3 Results

3.1 Clinical and laboratory characteristics of CH

From January 2000 to December 2018, 205,834 newborns were screened, and 2237 newborns had high TSH levels in the first dry sample. A total of 189 cases of CH were finally identified through confirmatory test, suggesting an overall incidence rate of 1 per 1089 screened newborns. Of the 189 subjects, 101 (53.4%) were female. The clinical and laboratory characteristics of CH are shown in Table 1.

Table 1
Table 1:
Clinical and laboratory characteristics of the congenital hypothyroidism.

3.2 Associations between maternal characteristics and the incidence of CH

In the maternal characteristics model, women aged 35 years or older and those who had thyroid disease and/or diabetes mellitus during pregnancy had increased risk of having an offspring with CH (OR = 2.007, 95% CI = 1.307–3.080, P = .001; OR = 3.558, 95% CI = 1.751–7.232, P = .000; OR = 2.167, 95% CI = 1.348–3.483, P = .001, respectively. Significant associations were observed between parity and the risk of CH in the offspring (χ2trend = 52.78, P = .000). However, no significant associations were observed between gravidity or HDCP and the risk of CH in the offspring (Table 2).

Table 2
Table 2:
Associations between maternal characteristics and the incidence of CH.

3.3 Associations between neonatal characteristics and the incidence of CH

In the neonatal characteristics model, infants with female sex (OR = 1.446, 95% CI = 1.087–1.925, P = .011), preterm birth (OR = 1.506, 95% CI = 1.029–2.204, P = .034), post-term birth (OR = 3.824, 95% CI = 1.571–9.305, P = .001), low birth weight (OR = 2.628, 95% CI = 1.815–3.806, P = .000), other birth defects (OR = 4.697, 95% CI = 3.127–7.054, P = .000), and those born as part of multiple births (OR = 2.102, 95% CI = 1.278–3.459, P = .003) had increased risk of CH. However, no significant association was observed between fetal distress and the risk of CH (Table 3).

Table 3
Table 3:
Associations between neonatal characteristics and the incidence of CH.

3.4 Clinical and laboratory characteristics of PCH and TCH

A total of the 131 subjects (69 female and 62 male) underwent trial discontinuation. Discontinuation of replacement treatment failed in 61 infants (46.6%), and they were diagnosed with PCH (PCH group), whereas the rest (70, 53.4%) who successfully discontinued replacement treatment were diagnosed with TCH (TCH group). The rate of maternal thyroid disease and newborns with other birth defects showed significant differences between the TCH and PCH groups (P = .041 and .008, respectively) (Table 4). Although birth weight and gestational age showed no differences between the TCH and PCH groups, the rates of low birth weight and preterm birth were higher in the TCH group than in the PCH group (P = .020 and .013) (Table 4). The initial NST and confirmatory TSH levels were significantly higher in the PCH group than those in the TCH group (P = .041 and .008), but the confirmatory FT4 level exhibited no differences between the 2 groups (P = .196) (Table 4). The levothyroxine doses (μg/kg/day) at 1 year, 2 years, and 3 years old were significantly lower in the TCH group than those in the PCH group (P = .000,.000, and .000, respectively). However, the subjects age at the time of treatment initiation and the initial levothyroxine dose showed no significant differences between the TCH and PCH groups (Table 4).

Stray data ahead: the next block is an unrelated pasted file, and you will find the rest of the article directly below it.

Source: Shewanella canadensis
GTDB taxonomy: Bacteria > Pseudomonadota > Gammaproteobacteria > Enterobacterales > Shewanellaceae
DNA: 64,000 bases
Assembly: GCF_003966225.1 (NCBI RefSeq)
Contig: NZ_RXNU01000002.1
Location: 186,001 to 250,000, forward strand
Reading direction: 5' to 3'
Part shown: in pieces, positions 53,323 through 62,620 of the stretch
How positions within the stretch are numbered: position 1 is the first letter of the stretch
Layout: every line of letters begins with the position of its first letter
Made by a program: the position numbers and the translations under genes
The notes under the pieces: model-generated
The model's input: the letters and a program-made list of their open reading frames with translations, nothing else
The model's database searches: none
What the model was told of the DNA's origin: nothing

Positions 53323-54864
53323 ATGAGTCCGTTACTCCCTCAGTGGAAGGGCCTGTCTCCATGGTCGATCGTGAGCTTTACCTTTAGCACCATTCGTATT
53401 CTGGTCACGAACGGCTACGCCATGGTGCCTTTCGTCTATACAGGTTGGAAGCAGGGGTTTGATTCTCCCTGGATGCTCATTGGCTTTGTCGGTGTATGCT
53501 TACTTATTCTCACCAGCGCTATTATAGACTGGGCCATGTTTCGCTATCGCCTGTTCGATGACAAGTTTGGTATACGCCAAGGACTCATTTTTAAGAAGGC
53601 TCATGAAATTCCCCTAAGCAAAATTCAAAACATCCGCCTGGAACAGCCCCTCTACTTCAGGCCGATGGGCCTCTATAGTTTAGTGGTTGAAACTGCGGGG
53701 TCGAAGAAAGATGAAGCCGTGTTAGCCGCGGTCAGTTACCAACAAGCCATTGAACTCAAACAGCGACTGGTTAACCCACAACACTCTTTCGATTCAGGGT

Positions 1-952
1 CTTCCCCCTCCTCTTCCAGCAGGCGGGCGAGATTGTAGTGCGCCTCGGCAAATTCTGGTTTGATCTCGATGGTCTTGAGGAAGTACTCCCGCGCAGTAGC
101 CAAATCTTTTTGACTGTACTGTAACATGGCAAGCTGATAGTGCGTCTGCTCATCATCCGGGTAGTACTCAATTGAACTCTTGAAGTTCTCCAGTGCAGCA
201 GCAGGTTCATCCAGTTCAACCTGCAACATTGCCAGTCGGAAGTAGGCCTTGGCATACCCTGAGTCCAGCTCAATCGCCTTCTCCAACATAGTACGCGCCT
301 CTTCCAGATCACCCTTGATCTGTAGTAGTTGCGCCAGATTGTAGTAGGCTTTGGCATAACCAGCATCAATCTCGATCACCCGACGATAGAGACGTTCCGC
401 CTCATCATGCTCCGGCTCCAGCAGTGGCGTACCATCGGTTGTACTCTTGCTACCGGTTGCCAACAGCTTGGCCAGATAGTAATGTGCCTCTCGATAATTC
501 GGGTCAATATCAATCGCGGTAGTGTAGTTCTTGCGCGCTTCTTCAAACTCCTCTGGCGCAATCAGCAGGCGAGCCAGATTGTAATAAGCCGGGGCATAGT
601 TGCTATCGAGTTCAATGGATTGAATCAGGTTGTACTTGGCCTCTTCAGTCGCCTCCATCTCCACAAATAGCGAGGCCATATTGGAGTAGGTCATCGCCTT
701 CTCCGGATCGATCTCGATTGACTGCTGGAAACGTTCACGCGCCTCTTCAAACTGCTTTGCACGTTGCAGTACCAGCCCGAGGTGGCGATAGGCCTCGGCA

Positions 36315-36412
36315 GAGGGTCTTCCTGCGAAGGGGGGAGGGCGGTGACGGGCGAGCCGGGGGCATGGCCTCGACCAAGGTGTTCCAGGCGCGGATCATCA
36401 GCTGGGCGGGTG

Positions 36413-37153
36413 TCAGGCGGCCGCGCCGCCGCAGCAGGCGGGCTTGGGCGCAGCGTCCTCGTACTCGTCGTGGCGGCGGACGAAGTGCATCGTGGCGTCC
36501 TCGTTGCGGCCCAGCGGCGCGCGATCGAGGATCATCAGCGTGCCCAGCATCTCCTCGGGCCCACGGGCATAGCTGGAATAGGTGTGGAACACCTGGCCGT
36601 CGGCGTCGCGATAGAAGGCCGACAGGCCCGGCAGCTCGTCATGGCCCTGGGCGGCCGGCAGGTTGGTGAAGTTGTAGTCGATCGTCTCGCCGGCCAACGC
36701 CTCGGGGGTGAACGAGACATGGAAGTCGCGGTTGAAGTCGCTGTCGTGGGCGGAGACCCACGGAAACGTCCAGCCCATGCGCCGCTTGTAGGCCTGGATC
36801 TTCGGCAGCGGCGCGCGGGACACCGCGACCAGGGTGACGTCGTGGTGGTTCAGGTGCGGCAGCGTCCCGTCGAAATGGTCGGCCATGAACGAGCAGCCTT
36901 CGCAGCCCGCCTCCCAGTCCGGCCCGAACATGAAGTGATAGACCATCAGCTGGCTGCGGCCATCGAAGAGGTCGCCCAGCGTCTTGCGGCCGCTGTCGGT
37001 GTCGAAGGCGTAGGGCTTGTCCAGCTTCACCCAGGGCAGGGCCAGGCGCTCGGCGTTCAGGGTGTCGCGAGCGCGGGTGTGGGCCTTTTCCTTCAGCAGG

Table 4
Table 4:
Clinical and laboratory characteristics of permanent & transient congenital hypothyroidism.

4 Discussion

In this study, we identified the potential perinatal risk factors for CH and differentiated between TCH and PCH as well as determined their prevalence in Fujian Province, Southeast China. In this study, the overall incidence of CH was 1/1089, and 53.4% of the total 131 patients with CH were diagnosed with TCH. Maternal perinatal factors such as advanced maternal age and gestational complications and neonatal perinatal factors such as female sex, preterm birth, postnatal birth, low birth weight, presence of other birth defects, and being born as part of multiple births were closely related to the occurrence of CH.

Complications of pregnancy, such as GDM, hyperthyroidism, and HDCP, can increase the risk of short- and long-term adverse effects in both the mother and the offspring.[12,13] The available antithyroid drugs given to treat maternal hyperthyroidism during pregnancy can cross the placenta, which may cause TCH.[14] Aside from antithyroid drugs, additional factors can potentially disrupt fetal thyroid function. In infants of mother with autoimmune thyroid disease, maternal TSH receptor antibodies that block the activation of the TSH receptor can be transported across the placenta and cause fetal hypothyroidism.[15] In this study, we found that women who had thyroid disease during pregnancy had a higher risk of having an offspring with CH, and the rate of maternal thyroid disease was higher in the TCH group than that in the PCH group, which was similar to the findings of a previous study.[16] Our results also showed that GDM increases the risk of CH in the offspring, which was consistent with previous report.[16] In an animal model of GDM, the degree of diabetes mellitus was negatively correlated with the fetal thyroid hormone status.[17] In addition, there was an increased risk of subclinical hypothyroidism during GDM.[18] However, the causal relationship between GDM and CH in the offspring is unclear. Our results showed that the rate of GDM was not different between the TCH and PCH groups, which was not similar to the results of a previous study.[16]

Advanced maternal age and multiparity are high-risk factors for birth defects.[19,20] In this study, advanced maternal age and multiparity increased the risk of CH in the offspring. In women with advanced maternal age, the decline in physiological and reproductive functions can lead to adverse pregnancy outcomes. Multiparous mothers have increased risk of genital tract infection, which may affect the environment and nutrition of the embryo.